Good to great ( Jim Collins)
The format of a review is generally as follows, although you should always consult your professor of Teaching Assistant about any specific requirements.
1. Introduction: Identify the book you are going to review. The author, title, date and place of publication may be placed at the beginning of the essay in the form of a bibliographic citation. Then state what the author”s goal was in writing the book. Why did the author write on this specific subject? What contribution to our understanding of Leadership and Communication in Homeland Security and Emergency Management did the author intend to make?
2. Brief Summary: In the main body of the review, you should begin by briefly describing the content and organization of the book, along with the most important evidence used. Do not get bogged down in details here; this section is only intended to prepare the reader for the critical assessment to follow.
3. Critical Assessment: Evaluate the book’s contribution to our understanding of Leadership and Communication. There are several things you should look for:
a) Identify the author s central argument, or thesis. The thesis is not the topic of the book but the specific argument that the author has made about her or his subject. Sometimes, the author states the thesis in the book’s introduction, sometimes in the conclusion. Feel free to read these sections of the book first to determine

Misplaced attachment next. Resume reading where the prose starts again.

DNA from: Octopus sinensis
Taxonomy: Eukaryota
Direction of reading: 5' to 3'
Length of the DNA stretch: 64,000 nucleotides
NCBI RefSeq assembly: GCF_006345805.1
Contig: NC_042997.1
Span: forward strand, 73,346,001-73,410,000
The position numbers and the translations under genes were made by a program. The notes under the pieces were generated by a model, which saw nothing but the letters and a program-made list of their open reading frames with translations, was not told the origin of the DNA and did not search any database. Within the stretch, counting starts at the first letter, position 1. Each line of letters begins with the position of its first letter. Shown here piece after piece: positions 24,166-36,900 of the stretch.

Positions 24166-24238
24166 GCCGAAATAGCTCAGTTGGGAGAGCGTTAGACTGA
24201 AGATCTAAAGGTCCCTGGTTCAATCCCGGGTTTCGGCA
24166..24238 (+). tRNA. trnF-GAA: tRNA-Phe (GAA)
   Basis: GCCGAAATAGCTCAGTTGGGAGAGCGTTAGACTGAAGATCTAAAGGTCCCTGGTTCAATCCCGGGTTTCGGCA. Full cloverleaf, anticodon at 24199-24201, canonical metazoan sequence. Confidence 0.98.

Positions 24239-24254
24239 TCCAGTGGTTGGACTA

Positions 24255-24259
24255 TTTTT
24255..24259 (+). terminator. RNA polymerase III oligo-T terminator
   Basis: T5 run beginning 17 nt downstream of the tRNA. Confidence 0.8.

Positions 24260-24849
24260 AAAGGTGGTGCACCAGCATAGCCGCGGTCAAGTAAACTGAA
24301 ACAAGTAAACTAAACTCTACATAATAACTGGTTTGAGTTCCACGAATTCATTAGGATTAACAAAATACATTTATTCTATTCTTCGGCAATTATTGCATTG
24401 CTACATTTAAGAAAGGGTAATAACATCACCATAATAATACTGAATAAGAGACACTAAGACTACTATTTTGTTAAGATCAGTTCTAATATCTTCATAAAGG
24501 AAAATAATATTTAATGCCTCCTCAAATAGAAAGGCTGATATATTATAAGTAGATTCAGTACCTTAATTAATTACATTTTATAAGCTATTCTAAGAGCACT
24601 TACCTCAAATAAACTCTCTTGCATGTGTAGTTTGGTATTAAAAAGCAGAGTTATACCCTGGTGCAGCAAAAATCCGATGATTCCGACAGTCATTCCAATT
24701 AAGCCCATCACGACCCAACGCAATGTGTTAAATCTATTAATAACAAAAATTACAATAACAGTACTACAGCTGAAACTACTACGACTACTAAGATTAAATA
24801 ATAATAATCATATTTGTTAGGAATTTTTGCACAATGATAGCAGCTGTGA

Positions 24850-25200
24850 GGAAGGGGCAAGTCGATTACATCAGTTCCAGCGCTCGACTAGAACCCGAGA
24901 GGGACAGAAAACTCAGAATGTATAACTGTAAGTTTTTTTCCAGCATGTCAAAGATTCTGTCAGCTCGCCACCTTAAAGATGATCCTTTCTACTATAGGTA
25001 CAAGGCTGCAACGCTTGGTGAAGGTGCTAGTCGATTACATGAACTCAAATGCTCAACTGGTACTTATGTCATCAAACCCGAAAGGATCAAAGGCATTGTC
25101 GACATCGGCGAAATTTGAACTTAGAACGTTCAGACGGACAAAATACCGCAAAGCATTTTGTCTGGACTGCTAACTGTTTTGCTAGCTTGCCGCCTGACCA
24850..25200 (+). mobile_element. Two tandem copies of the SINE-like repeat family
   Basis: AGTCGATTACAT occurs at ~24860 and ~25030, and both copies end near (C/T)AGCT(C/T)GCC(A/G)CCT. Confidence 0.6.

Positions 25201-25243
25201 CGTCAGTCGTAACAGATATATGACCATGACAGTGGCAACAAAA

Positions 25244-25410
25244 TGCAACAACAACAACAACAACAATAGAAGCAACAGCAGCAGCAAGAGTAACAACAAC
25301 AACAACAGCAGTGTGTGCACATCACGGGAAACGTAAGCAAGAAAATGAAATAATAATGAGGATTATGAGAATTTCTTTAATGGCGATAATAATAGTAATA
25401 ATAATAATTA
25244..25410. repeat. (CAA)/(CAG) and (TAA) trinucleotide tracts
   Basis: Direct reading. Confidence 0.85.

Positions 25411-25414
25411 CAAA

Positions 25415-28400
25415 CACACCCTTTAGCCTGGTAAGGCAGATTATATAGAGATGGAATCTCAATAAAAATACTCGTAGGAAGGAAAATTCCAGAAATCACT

the author’s main argument. Knowing the main argument will help guide you through the rest of the book. Finding
the central argument or arguments can be like finding the forest in the trees: it requires you to step back from the mass of information to identify larger themes. Sometimes a book, such as a general historical survey, lacks an explicit argument or thesis.
b) Identify the author’s perspective, point of view, or purpose. This can be approached in a number of different ways. Ask yourself whether the author has a particular emphasis, such as a different style of leadership. Is the book informed by a particular model of leadership or communication? If the book describes a conflict, does the author, either explicitly or subtly, favor one side over the other? Does the author state the purpose of the book in the introduction or conclusion?
c) Look at the author’s evidence: what sources did he or she use? Are the sources supportive of the conclusions on leadership or communication?
4. Conclusion: Assess the organization and style of the book. Is it well-organized and clearly written? Does the style
or the content of the book recommend it to a specific readership? Offer a final evaluation of the book: How valuable is
it? How important is it to read this book?
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